Important Things to Know About Cooking With Wine

Photo by Lerferis Kallergis on Unsplash

We love cooking with wine as much as the next guy, and as the old cliche goes, sometimes we even put it in the food (ba dum tss!) All jokes aside, vino is good for so much more than just getting a buzz on after a long day. A small splash can take almost any recipe from good to great, enhancing flavor and aroma as well as tenderizing proteins. Having said that, it’s essential to choose the right variety for your dish and add it at the proper time. Read on to learn more.

Quality & Type

Potentially the most fundamental rule of cooking with wine is to never add a wine to your food that you wouldn’t drink on its own. The flavors will intensify as the alcohol evaporates, so choose a high-quality wine in a variety that will complement the rest of your dish. For example, dry white wines like Sauvignon Blanc work well in light dishes like seafood and risotto, while bold reds such as Merlot are more suited to hearty sauces.

Alcohol Content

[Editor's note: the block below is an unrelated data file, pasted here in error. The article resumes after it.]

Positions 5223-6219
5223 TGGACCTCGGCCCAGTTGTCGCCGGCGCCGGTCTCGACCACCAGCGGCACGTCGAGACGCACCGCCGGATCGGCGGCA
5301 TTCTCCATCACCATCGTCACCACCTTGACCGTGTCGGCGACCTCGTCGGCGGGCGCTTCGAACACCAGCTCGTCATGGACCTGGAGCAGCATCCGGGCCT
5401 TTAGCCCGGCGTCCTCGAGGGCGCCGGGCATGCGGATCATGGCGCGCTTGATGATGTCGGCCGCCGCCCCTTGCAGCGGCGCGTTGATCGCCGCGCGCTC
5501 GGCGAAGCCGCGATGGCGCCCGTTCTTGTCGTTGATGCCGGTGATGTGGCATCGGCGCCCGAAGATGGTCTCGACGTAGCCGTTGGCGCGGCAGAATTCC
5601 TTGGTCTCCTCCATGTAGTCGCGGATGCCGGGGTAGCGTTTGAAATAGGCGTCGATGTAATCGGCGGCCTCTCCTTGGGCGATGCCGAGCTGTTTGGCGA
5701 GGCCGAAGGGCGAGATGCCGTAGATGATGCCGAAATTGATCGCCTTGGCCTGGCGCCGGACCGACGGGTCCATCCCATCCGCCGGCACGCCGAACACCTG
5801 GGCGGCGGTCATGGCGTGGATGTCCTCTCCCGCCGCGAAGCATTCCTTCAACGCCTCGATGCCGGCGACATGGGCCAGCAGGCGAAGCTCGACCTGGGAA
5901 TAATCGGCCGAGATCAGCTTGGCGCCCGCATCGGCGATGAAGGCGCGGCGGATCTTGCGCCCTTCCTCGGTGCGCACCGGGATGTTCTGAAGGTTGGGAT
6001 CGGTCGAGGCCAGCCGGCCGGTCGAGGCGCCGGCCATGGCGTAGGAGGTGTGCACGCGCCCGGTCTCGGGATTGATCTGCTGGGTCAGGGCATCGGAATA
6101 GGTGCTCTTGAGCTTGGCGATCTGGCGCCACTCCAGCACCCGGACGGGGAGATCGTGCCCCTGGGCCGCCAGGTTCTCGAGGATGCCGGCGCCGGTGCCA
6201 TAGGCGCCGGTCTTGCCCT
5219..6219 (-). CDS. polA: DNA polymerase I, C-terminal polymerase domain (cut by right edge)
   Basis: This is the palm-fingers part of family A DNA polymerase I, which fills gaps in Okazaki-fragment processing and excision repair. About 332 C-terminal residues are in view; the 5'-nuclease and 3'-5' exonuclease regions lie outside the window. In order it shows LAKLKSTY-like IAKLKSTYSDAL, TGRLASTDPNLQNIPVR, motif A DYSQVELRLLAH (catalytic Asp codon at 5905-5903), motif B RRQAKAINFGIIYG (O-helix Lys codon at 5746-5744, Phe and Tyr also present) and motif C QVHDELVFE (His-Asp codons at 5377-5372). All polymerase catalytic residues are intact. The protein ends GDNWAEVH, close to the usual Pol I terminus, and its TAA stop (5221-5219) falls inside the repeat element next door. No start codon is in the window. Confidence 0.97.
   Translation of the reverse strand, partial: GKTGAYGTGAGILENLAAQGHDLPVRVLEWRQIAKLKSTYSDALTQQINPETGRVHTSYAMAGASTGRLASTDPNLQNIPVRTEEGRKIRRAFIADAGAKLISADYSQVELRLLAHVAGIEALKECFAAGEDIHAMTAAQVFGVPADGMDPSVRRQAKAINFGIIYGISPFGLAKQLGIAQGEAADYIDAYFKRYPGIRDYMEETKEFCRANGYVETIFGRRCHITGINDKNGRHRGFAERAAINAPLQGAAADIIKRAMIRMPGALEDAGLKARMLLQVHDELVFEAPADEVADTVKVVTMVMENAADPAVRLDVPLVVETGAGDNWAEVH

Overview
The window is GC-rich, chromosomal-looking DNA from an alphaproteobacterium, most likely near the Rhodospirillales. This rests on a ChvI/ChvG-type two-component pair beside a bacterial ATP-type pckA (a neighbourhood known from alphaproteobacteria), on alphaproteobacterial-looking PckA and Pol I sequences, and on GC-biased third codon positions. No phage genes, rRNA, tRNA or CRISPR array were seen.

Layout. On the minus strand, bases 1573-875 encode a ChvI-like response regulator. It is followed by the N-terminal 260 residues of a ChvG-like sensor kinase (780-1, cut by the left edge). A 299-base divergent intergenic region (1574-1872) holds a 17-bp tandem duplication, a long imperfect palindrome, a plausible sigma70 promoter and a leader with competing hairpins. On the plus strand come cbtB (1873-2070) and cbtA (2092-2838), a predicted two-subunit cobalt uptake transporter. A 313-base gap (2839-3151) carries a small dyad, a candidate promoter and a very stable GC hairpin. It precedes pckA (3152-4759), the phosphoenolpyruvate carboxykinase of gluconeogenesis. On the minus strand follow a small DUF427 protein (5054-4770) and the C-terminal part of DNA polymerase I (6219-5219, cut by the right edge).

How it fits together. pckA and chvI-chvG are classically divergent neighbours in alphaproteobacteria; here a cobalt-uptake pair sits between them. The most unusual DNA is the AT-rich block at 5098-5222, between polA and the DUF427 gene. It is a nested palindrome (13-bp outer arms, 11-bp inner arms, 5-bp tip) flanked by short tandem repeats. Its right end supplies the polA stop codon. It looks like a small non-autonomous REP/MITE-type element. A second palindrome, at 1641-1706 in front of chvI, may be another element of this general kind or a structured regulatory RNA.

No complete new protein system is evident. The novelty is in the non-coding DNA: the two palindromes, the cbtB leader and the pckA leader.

You’ve probably heard that alcohol, whether it be wine or any other spirit, “cooks off”, but this is actually only partly true. Alcohol does evaporate when heated to 173 degrees Fahrenheit and above, but studies have shown that it takes about 3 hours to remove any and all traces—far too long for the majority of recipes. This isn’t necessarily a reason not to use it, but it is something to be aware of depending on who you’re cooking for.


The point at which you add wine to a recipe can make a big difference in how it turns out. Added too early, delicate wines may lose their subtlety, while any wine added too late can leave your dish with a harsh, bitter taste. In general, the best rule of thumb is to add wine early in the cooking process to deglaze the pan.